“I like to describe the feeling of CBD as analogous to getting out of a hot tub after soaking for a few hours. CBD products typically produce a dreamy, relaxed feeling without the anxiety, paranoia or overwhelming intoxication that THC can induce. And because CBD is also found in hemp, it is accessible nationwide. This is wonderful for people who don’t live in legal cannabis states.
“However, it is important to be careful from where and from whom you are sourcing CBD products. Many people looking to capitalize on the CBD market will sell products that have not been tested for potency and pesticides. This is most likely snake oil and may do more harm than good if ingested. When sourcing CBD products, consumers should reach out to the companies so that they may provide information about product testing. This is the only way to ensure that the product has potent CBD concentrations and no pesticide residue.
“The trend towards CBD gives me hope that the market will move in such a way that values all chemical compounds in the plant matrix. Moving forward, I think we will see a movement towards whole plant extracts with more of a focus on terpenes and other cannabinoids and less of a focus on THC. Research that has been done thus far on cannabis compounds has shown promise in the validity of The Entourage Effect theory. The Entourage Effect states that all cannabis compounds work together to produce the overall experience. My hope is that as consumers and industry professionals alike become more educated about the potential of the plant, the market will demand craft, ethically produced products with a greater range and diversity of compounds.”
Oregrown Industries Founder and VP of Retail and Branding Chrissy Hadar thinks that we’ll be expanding our horizons beyond CBD and THC. “Moving forward, I believe that there will be less emphasis on THC potency and more attention to terpene profiles and other lesser known cannabinoids found in the cannabis plant that effect the ultimate experience.”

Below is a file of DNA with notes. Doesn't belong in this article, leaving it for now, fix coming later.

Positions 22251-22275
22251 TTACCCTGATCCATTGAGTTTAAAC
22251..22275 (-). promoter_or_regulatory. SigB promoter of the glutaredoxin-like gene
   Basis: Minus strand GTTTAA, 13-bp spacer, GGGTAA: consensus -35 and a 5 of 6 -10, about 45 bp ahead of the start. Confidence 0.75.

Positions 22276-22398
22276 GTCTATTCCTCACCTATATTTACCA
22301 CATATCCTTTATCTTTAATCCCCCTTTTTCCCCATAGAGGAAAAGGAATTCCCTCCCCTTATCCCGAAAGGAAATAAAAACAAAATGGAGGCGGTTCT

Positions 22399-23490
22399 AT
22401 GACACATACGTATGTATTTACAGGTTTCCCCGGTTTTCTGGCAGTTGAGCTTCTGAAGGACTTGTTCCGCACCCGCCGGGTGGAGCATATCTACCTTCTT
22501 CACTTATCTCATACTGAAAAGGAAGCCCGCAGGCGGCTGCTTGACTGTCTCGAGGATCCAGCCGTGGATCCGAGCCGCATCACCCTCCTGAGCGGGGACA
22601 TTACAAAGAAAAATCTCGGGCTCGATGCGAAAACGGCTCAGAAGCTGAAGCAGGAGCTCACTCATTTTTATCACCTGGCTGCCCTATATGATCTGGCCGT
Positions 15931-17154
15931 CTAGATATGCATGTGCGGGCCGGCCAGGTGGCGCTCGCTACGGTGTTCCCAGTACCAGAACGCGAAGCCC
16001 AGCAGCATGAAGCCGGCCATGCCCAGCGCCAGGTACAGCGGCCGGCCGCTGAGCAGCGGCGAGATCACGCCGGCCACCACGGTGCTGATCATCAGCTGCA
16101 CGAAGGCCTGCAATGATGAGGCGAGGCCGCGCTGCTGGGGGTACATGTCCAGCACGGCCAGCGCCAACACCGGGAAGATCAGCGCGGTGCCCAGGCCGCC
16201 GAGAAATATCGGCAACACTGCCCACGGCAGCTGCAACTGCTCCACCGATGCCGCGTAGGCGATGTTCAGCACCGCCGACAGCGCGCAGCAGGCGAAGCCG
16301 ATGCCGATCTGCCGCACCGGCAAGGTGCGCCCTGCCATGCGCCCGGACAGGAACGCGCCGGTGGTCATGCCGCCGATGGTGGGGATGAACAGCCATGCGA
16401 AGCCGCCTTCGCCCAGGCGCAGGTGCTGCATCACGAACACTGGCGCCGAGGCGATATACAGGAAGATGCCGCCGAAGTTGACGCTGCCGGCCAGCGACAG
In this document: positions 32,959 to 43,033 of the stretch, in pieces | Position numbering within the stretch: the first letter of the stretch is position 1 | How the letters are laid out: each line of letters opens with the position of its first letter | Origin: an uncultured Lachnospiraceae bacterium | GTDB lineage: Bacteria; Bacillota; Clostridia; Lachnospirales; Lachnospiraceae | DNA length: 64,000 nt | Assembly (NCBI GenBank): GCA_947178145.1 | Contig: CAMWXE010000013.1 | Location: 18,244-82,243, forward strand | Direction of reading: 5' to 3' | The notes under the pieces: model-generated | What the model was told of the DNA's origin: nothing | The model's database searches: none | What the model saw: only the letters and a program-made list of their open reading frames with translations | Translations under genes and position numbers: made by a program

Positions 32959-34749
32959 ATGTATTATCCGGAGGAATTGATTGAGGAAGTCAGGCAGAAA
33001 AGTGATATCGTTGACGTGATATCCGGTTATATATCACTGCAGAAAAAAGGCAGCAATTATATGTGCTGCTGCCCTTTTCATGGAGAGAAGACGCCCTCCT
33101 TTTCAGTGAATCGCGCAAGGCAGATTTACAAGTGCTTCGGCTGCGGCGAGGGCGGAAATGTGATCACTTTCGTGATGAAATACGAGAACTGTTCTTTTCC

“There are a lot of new trends in the cannabis industry, and they are all over the place. That is one of the fun and inspiring things about a blossoming new industry — the innovation and the cultural shifts. One area I’ve been really excited about is the drive for better education,” says GoldLeaf founder Charles McElroy. “This comes from not only cannabis users,” McElroy says, “but also medical professionals and business owners. The industry has some unique challenges that are easily solved by a collective education (or re-education in some cases). There are plenty of myths that need to be dispelled, new tech, and new ways to enjoy the product that many people have never seen.
“There is an inherent fascination about these advancements, partly because the imagery can be intimidating and remind many people of things that scare them (like a dab rig, quartz nail or BHO wax). For that reason, you are seeing lots of interest in educational publications, books, websites, community groups and even schools being set up to inform a new generation of professionals and consumers alike.
“At my company, we’ve long been interested in showcasing the science behind cannabis in an approachable, useful and beautiful way. Education, and the normalization of cannabis, is at the core of our passion. Through our work, we’ve seen so much interest from nearly everyone in the industry: budtenders, dispensary owners, RN’s and physicians and the humble end user who simply wants to understand the simple questions that everyone asks. It is refreshing to see this thirst for information and I believe providing these answers is important for nurturing a healthy consumer culture and industry.”
A Greater Understanding
“The cannabis industry changes so incredibly quickly, and I only expect it to speed up as more states and countries end prohibition,” says East Fork Cultivars CEO Mason Walker. “I predict we’ll soon see the death of “indica” and “sativa” as descriptors, replaced by a more sophisticated taxonomy that considers the chemical composition of each variety.”